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RyanRising

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About RyanRising

  • Rank
    Wernher's Appretice

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  • Location
    Stuck in Jool's core, I thought we went over this!
  • Interests
    Lightsabers, space, I tend to fixate on one thing a lot for a long time and then move on. I've done this to KSP thrice, apparently.

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  1. Raptors are still finicky, I see. I wonder if we’ll ever get to hear the stories of the development challenges with Raptor, much like the early days of the SSME or the F1? I hope we do, and it’s from the same angle of “we had to throw this many engines in the meat grinder to get something that consistently worked, but once it did, it really worked.” ...I thought the people who were suggesting this were joking. Had no idea it was an actual option.
  2. This paper investigates a hydrogen engine using a mixture ratio that’s variable but still pretty near the common 6:1 oxidiser/fuel mix for hydrogen, which isn’t stoichometric. But a FFSC engine is still investigated, compared to a fuel-rich SC engine, where it shows no benefits in specific impulse, but instead says the benefits are in avoiding needing really high-performance helium seals and taking some of the load off of the higher-power fuel turbopump and transferring it to the lower-power oxidiser turbopump, and (I think as a result) the maximum pressure in any turbopump is lower. I was
  3. Would Blackrack's Singularity shader be a good fit here?
  4. I don't see why a full-flow staged combustion cycle necessitates a stoichometric mix - all it means is you have both an oxidiser-rich and fuel-rich preburner that both supply the main combustion chamber, right? So your fuel-rich preburner could be more fuel-rich than your oxygen-rich preburner is oxygen-rich, resulting in a mixture ratio that's still fuel-rich. I'd also like to say that, perhaps in contrast to Zorg, I really like do like having the cyan colour in there as a contrast to the purple near sea level, and (in the case of a RAPIER's closed cycle) to the orange-yellow plasma surr
  5. That fuel doesn't return to the economy, but the money spent on it does in exactly the same way the money spent on SLS does. Almost all ways you can possibly spend money have the same effect.
  6. OK, but that money could have easily come from somewhere else. Our work making money is how the company funds us doing the work and drinking coffee. NASA gets money from the government instead, but it doesn’t really matter - money is interchangeable, so it shouldn’t matter where that money comes from when you spend it. Just cause we made revenue doesn’t make our expenses less real. And just cause NASA money flows to other things, and, in part, itself (through the US government) doesn’t make SLS cost less.
  7. I’m a little confused now. I’m buying John Doe? We’re spending the same amount of money on more coffee?
  8. Cost is an upfront measure, how the money gets distributed after it’s spent doesn’t lower it. It’s like, if I go to Starbucks and buy a coffee, that $5 will get distributed amongst the workers, corporate, and maybe even wherever they get the materials for it. Those people will use that money again to do other stuff. But the coffee still costs me $5.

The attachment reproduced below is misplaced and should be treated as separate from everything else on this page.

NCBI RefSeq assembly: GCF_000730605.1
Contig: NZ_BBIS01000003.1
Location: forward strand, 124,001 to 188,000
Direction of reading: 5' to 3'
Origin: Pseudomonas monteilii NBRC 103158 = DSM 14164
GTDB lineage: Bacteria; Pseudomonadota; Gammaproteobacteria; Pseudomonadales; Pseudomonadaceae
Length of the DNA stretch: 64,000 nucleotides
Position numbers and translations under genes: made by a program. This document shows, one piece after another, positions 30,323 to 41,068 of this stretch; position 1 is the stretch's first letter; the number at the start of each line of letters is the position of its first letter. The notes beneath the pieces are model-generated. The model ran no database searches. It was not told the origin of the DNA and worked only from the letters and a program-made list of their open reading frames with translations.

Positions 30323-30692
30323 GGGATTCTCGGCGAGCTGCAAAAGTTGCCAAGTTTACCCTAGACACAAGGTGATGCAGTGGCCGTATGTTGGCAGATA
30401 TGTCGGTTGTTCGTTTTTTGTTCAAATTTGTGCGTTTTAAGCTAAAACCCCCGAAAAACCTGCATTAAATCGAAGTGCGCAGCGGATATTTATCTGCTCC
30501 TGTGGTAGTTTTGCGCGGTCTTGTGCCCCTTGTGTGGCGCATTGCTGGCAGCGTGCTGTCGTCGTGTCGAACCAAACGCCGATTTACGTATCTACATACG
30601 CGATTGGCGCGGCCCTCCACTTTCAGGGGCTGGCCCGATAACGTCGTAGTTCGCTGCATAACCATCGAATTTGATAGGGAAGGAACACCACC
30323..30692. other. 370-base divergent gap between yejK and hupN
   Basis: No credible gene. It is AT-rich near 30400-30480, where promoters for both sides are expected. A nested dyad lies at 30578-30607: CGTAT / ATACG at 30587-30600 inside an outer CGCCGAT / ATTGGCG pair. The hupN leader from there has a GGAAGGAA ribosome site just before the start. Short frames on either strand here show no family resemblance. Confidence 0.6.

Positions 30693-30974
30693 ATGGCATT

9. Or flipping upside down. What’s the deal with that, anyway? I could have sworn they didn’t do this a while back.
  10. Wow. Thanks for doing the math! I was expecting a ridiculous result, and boy howdy I guess I got one. I think this could be used as a good preface to introducing modern moon missions: it explains why doing things like Apollo did doesn't scale up well at all, and why we need to take a different approach this time around. Tyranny of the rocket equation indeed.
  11. Looks to me like they are tapered, though very slightly, on the case walls. This is less pronounced in 5.56x45 than, say, 7.62x39, but I think it's still present. That being said, I'm only reading the documentation here, not actually poring over handful of ammo. I understand, though, that you'd want some amount of taper to help with extraction? If they were perfectly straight-walled, seems to me the cases would really like to stick in the chamber no matter how hard you pull on the end.
  12. I think Starship will probably be expensive enough that expending it won't be cheaper than a F9 launch. There's a lot of hardware and work hours that will go into a full-up orbital Starship, and it's a significantly more complex beast than a F9 second stage. That being said, I absolutely think that they'll put Starlink sats on the first couple orbital launches and reentry tests. You're going to orbit anyway, why not put something up there?
  13. I think it depends on the casing - if your round is tapered and you try to line them up wall-to-wall, you'll get a curve. If your magazine is long enough and the round is tapered enough, matching the magazine to the curve the rounds naturally make will improve feeding. For an extreme example of this, see the Chauchat magazine. Straight magazines, on the other hand, are easier to pack, so if the magazine is short enough relative to the taper of your cartridge that you can get away without curving it it's usually easier to handle. Additionally, some cartridges aren't tapered at all, so a cu
  14. I know this absolutely, positively will not and cannot happen, for many, many reasons. But what sort of rocket would it take to send Orion, an appropriately upgraded service module, and a four-person lander on a lunar landing mission single-launch? Expense, debris, and politics aside.
  15. I thought the 10 uses per booster was the figure given as what they wanted to be able to do without substantial refurbishment, not the minimum break-even point. Or do those numbers just happen to coincide?
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